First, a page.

grand-canyon-sunsetThe Grand Canyon National Park, a World Heritage Site, encompasses over a million acres of land on the Colorado Plateau in northwestern Arizona and contains over 277 miles of the Colorado River. The park was made a National Monument in 1908 and became a National Park in 1919. Over 5 million people from all over the world come to the park each year to take in the spectacular beauty and unparalleled splendor that the Grand Canyon has to offer.

Most visitors see the South Rim of the Grand Canyon, the most accessible area of the park, which is open all year. Fewer visitors see the North Rim of the Grand Canyon, which is 10 miles directly across the Canyon from the South Rim. The North Rim is a thousand feet higher than the South Rim, and much less accessible. Temperatures in the summer range from highs in the 80’s to lows in the 50’s (Fahrenheit). During the winter you can expect highs in the 40’s and lows in the teens. The Rim receives anywhere from 50-100 inches of snow per year.

grand-canyon-winterA wide variety of geological features such as fossil records, rock types, rock formations and caves containing extensive geological, paleontological, archeological and biological resources make the Grand Canyon one of the most studied geological landscapes in the world. The Canyon contains a brilliant record of three of the four eras of geological time. Considered one of most spectacular examples of arid-land erosion, the Canyon is immense, averaging 4,000 feet deep and up to 15 miles wide.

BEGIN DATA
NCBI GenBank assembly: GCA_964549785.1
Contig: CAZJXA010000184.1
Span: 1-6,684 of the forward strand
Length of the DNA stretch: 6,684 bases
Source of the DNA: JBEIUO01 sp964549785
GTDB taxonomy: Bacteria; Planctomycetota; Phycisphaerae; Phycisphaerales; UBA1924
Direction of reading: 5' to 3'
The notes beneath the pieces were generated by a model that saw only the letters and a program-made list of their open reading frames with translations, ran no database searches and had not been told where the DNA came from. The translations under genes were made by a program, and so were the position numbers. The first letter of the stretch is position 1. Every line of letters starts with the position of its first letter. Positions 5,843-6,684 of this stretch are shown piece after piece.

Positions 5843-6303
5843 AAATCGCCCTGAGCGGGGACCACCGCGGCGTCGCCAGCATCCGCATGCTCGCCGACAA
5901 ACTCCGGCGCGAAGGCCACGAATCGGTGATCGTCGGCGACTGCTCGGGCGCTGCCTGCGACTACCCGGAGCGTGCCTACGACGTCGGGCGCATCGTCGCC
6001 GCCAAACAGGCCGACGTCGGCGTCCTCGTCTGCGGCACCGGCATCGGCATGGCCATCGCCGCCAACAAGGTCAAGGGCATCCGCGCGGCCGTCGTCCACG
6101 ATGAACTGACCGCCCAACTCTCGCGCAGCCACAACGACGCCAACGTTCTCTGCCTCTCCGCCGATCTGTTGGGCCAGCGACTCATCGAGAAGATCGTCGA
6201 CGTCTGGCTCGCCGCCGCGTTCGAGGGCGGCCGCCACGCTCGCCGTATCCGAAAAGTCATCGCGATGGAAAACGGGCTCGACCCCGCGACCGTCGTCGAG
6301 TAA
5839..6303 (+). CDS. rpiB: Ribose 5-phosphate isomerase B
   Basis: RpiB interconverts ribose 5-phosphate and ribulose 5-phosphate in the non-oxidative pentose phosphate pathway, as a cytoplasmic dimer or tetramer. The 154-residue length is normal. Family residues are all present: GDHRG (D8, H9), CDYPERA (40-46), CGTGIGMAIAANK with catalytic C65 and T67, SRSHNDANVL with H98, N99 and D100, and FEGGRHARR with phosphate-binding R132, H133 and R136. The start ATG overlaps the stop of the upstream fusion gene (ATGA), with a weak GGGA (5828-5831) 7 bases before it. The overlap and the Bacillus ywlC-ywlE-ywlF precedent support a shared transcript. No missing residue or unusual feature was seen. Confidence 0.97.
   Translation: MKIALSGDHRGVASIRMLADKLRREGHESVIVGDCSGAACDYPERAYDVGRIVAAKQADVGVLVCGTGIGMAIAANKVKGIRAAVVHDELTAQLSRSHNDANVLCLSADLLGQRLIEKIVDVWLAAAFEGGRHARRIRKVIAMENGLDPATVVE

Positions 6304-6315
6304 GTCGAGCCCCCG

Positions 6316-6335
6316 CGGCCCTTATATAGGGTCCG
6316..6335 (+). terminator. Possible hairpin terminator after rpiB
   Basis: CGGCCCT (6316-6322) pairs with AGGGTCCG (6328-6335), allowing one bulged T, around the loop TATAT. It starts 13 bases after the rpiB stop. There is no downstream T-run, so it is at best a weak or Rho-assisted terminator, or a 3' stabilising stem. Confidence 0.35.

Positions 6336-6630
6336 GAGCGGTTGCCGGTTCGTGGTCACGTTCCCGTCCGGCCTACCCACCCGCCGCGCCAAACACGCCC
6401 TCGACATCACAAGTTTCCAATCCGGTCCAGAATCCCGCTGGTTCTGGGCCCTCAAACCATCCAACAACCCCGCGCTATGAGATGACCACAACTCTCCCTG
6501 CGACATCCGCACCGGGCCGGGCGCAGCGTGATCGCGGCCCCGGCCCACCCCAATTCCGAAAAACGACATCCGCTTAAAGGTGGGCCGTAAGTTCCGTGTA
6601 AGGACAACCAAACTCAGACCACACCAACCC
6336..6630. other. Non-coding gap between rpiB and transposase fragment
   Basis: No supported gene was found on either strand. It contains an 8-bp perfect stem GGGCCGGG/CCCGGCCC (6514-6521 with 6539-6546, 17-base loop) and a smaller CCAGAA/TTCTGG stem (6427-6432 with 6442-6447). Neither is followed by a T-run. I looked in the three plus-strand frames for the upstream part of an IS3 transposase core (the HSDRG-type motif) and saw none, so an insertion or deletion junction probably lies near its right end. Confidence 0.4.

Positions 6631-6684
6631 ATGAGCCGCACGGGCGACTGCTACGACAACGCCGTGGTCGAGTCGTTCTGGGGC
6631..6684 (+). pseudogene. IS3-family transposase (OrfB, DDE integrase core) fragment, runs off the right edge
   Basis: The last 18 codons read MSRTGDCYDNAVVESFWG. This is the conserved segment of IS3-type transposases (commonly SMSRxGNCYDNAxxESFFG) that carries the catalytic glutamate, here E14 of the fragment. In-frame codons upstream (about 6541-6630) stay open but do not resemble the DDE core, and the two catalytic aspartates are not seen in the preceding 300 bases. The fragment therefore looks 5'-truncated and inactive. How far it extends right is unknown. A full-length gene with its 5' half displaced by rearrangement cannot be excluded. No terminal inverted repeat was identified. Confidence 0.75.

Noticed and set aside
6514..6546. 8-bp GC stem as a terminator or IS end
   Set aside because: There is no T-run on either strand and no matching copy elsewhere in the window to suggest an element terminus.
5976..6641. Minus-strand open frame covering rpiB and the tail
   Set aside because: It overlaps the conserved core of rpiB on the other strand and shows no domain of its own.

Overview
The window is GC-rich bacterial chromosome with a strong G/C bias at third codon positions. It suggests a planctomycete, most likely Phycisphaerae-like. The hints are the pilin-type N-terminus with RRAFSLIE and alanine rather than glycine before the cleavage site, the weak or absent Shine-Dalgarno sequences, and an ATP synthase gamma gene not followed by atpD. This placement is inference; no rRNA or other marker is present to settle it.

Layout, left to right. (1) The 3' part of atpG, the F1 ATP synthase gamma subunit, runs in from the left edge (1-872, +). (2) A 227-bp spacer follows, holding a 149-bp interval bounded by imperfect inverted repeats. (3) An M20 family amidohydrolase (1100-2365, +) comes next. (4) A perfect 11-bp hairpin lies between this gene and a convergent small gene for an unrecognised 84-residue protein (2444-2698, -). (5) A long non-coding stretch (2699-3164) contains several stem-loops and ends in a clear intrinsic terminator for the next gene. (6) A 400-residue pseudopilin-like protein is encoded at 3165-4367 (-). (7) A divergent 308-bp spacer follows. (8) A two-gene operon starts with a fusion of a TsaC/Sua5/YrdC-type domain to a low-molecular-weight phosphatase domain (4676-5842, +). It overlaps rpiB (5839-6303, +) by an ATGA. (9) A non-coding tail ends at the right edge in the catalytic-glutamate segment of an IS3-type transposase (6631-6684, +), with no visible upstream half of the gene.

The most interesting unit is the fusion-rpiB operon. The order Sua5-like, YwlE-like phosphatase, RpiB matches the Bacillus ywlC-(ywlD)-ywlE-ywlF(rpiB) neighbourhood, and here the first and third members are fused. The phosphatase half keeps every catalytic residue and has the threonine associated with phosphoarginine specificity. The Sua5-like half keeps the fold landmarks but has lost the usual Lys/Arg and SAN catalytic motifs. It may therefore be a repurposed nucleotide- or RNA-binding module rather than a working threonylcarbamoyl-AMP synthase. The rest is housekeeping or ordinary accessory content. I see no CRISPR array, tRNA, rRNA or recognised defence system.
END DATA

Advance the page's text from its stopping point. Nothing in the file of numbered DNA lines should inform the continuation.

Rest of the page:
The Park contains five of the seven life zones and three of the four desert types seen North American. The life zones that can be found within the Park are the Lower Sonoran, Upper Sonoran, Transition, Canadian and Hudsonian. One can see as many life zones in the Grand Canyon alone, as they would if traveling from Mexico to Canada.

grand-canyon-riverThe park is populated by five Indian tribes, the Hopi, Navajo, Havasupai, Paiute and Hualapai. It is home to over 1,500 plants, 88 species of mammals, 56 species of reptiles and amphibians and 17 species of fish. It is also inhabited by over 355 species of birds, including the Bald Eagle, Peregrine Falcon and the California condor. 

For additional information, please visit the National Park Service page at